‘I Kill Giants’ Doesn’t Inspire the Way its Built To

by Christian Ramos on March 22, 2018

in Print Reviews,Reviews

 [Rating: Minor Rock Fist Down] 

Every year, it’s as if Hollywood studios still want to capitalize on the success of the Harry Potter franchise by turning some random children’s novel into a movie and every year their hopes dwindle. Look at the poster of I Kill Giants and you will see on the top, “From the producers of Harry Potter”. Let’s just get it out the way, because in no way is this movie as magical or spellbinding as it thinks it is.

I Kill Giants, based on the graphic novel of the same name and directed by Anders Walter and produced in part by Chris Columbus (again, Harry Potter), tells the story of Barbara Thorson (Madison Wolfe of The Conjuring 2), a troubled young girl whose only solace is preparing herself for an inevitable giant attack. She goes around wearing rabbit ears on her head much like Louise from Bob’s Burgers and carries with her homemade devices to spot the giants of the world. Some of the giants are in her own forest-like backyard, and they threaten to destroy humanity. She’s mocked, belittled, and humiliated in school many times to the point that things eventually get violent.  Barbara is guided by new friend Sophia (Sydney Wade) and school counselor Mrs. Molle (Zoe Saldana), who wants Barbara to open up to her and understand why she is convinced giants are real.

It is hard to get a grip on this movie, and one of the main problems in this is Barbara herself. She is a troubled individual, but the movie does nothing to help you rally to her side and support or defend her in any way. The moments of bullying she faces are about the only time you want to help her ,but other than that she’s staunch on her opinions of giants, and even harms the bond she created with Sophia – the only classmate who stands by her side at times. There is something going on with Barbara that the movie decides to hold back. It makes you wait again and again for some sort of realization on why Barbara is afraid, and why one of the only “normal” things she’ll talk about is baseball from decades ago.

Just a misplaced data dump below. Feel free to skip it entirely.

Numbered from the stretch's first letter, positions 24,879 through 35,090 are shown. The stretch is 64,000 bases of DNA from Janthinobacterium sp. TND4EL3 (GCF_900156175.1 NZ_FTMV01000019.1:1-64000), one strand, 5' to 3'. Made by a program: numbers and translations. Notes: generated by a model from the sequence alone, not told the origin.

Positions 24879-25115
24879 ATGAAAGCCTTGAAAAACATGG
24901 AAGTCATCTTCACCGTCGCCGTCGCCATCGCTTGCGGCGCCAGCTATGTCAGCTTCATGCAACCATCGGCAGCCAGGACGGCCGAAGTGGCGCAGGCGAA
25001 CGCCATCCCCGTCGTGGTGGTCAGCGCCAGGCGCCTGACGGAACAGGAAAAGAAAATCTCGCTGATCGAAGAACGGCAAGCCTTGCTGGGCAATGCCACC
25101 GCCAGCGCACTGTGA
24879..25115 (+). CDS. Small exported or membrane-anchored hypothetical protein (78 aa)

This movie was a lot better when it was called A Monster Calls, a very similar story released last year. The two films share a common bond in that the two main characters are lost in this world with nobody to help them except the monsters around them. I believe there are word-for-word similarities in the stories, and that irked me a bit. Even in the climax of I Kill Giants when we realize what is with Barbara’s hidden family situation, it feels underwhelming. There is so much buildup that by the time all is said and done and Barbara goes out to actually face the giant she has long feared, you’re relieved the movie is almost over.

The poster of this movie looks overall pretty dang incredible. I think it would have been a better adaptation as an animated feature in the style of anime or other non-2D forms that studios make these days. It is a lot of story to take in and to feel for Barbara. Nobody in the cast really excels to give an incredible performance and that’s disappointing. I like a story with kids discovering a different side of themselves, but this one is just a , giant derivative letdown.

Christian Ramos is a classic film fan, having had the dream to host Turner Classic Movies for years now. He also has a large amount of Oscar trivia in his head, remembers dressing as Groucho Marx one Halloween, and cherishes the moment Julianne Moore liked his tweet.


{ 1 comment }

1 AnswerChica March 24, 2018 at 2:56 pm

You must be unaware that “I Kill Giants” pre-dates “A Monster Calls” – which was derivative of the superior, award-winning “I Kill Giants.”

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